Unwrap the meat, pat it dry, season with kosher salt and freshly ground black pepper. How much salt? One teaspoon per pound is a good guide. Let your tastebuds guide you on pepper. Dad sometimes used Lawry’s seasoned pepper blend that adds sugar, paprika, and red bell pepper to the black pepper. But honestly, good meat doesn’t need a lot of seasoning.

 

Stop touching your meat.

 

I’ve been to several barbecue competitions, and I never see the pros standing in front of fire constantly turning meats. It’s a common mistake to think this keeps the meat from sticking. A steak will release itself from the grill grate when it’s ready.  

 

First, be sure the grill has been cleaned and lightly oiled. The best time to do this is when the grill is hot, so use the grill brush after preheating the grill to scrap away any “gunk.” Then, using a clean kitchen rag or small towel that’s been dipped in vegetable oil, wipe the grates down (use tongs for safety).

 

When grilling a ribeye, place the room-temp, seasoned steak on the hot side of your grill. Close the lid. Allow the steak to cook 4 to 5 minutes before turning it over. Cook an additional 3 to 5 minutes (internal temperature should be 130 to 135 degrees).

 

When grilling the T-bone, cook each side of the seasoned steak 5 minutes over direct heat. Move the steak over to the indirect heat (cooler side of grill), placing the tenderloin portion of the steak farthest from the heat source so it doesn’t overcook. Allow the steak to cook an additional 10 minutes for a total of 20 minutes (internal temperature should be 130 to 135 degrees). This cut is thicker than the ribeye, thus requiring a little more time on the grill.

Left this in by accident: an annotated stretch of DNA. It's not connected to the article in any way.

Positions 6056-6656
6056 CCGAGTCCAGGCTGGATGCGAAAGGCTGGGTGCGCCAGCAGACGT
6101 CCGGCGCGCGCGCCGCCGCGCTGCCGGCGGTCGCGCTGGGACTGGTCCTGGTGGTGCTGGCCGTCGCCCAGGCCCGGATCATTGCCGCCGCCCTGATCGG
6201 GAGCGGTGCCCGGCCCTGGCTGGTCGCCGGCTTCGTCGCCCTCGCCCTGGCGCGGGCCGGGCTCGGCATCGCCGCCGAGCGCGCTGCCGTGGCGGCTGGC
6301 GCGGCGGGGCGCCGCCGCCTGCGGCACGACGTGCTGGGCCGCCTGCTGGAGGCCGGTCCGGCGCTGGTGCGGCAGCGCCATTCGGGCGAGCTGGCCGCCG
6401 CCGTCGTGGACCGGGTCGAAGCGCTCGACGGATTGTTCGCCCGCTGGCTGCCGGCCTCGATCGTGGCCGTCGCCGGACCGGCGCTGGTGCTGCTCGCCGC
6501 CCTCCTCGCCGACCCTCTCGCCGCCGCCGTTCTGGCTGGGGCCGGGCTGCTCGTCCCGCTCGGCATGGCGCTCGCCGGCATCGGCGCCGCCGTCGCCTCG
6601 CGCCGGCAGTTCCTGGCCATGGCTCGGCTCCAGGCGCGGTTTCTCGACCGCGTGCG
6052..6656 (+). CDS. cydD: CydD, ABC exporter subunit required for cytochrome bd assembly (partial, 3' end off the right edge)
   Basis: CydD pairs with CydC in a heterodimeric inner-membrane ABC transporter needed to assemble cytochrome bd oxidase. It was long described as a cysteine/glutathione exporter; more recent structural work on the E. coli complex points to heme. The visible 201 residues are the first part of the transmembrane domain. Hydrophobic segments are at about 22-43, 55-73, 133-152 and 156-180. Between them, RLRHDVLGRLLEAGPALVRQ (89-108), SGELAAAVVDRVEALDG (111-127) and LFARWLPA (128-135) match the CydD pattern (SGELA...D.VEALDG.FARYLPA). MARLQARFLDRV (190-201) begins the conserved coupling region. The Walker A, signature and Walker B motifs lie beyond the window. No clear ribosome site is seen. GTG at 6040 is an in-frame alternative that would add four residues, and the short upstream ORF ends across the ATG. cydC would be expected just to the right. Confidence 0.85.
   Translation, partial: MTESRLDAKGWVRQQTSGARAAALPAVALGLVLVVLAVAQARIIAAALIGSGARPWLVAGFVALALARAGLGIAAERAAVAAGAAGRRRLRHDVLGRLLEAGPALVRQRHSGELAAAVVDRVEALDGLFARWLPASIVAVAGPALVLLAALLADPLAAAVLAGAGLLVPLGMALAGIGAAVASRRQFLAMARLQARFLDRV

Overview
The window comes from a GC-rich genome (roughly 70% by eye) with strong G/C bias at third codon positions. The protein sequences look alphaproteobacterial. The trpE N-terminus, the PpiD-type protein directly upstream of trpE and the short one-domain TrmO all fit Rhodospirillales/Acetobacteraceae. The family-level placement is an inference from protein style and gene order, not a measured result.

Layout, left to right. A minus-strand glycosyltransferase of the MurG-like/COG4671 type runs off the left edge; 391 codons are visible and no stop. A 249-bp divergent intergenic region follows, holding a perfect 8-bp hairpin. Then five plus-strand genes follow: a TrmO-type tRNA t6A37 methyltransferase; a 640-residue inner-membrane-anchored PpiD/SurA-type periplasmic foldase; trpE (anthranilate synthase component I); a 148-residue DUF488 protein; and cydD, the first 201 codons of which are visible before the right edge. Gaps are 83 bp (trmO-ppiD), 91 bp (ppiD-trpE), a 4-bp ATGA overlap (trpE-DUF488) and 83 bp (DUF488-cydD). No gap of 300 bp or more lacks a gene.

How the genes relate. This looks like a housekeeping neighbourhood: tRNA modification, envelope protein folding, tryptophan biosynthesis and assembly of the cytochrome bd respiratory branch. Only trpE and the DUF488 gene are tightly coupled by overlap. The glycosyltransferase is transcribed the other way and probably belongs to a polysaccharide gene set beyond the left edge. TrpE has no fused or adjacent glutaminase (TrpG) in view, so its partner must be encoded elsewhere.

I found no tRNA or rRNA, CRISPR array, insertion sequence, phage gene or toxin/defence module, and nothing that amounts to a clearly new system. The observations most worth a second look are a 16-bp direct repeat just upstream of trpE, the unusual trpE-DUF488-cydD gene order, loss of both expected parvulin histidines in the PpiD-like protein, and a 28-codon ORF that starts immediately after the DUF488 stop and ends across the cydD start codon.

Grilled steak on white plate with side of potato cubes

Rest to the right internal temperature.

 

Resting a steak before cutting into it allows the juices to evenly distribute. That’s why it’s good to take the steak off the grill a little early and allow the cooking process to continue off the heat.

 

And invest in a digital thermometer. That poke-your-thumb trick to interpret a steak’s doneness is a wives’ tale. For medium-rare, the finished internal temp should be 135 degrees F; for medium, 140 degrees F (so says Iron Chef Bobby Flay). The USDA guidelines of 145 degrees will get you a medium-well steak. Me, I tend to follow an Iron Chef over the government, but you do you.

 

I hope to get my outdoor grill ready for the weekend so we can enjoy a good steak in Dad’s honor. However you fete the men in your life this weekend, I hope your celebration is filled with good times and good food.


photo of author sipping coffee with bio info

About the blog

Three Women in the Kitchen is an award-winning food blog offering today’s home cooks comforting, hearty recipes with a personal touch. The website also pays tribute to Deborah’s mother, Katie Reinhardt, and paternal grandmother, Dorothy Reinhardt (the “three women” in the kitchen). Whether you’re an experienced or a novice cook, you’ll find inspiration here to feed your families and warm your heart. Subscribe today so you won’t miss a single delicious detail.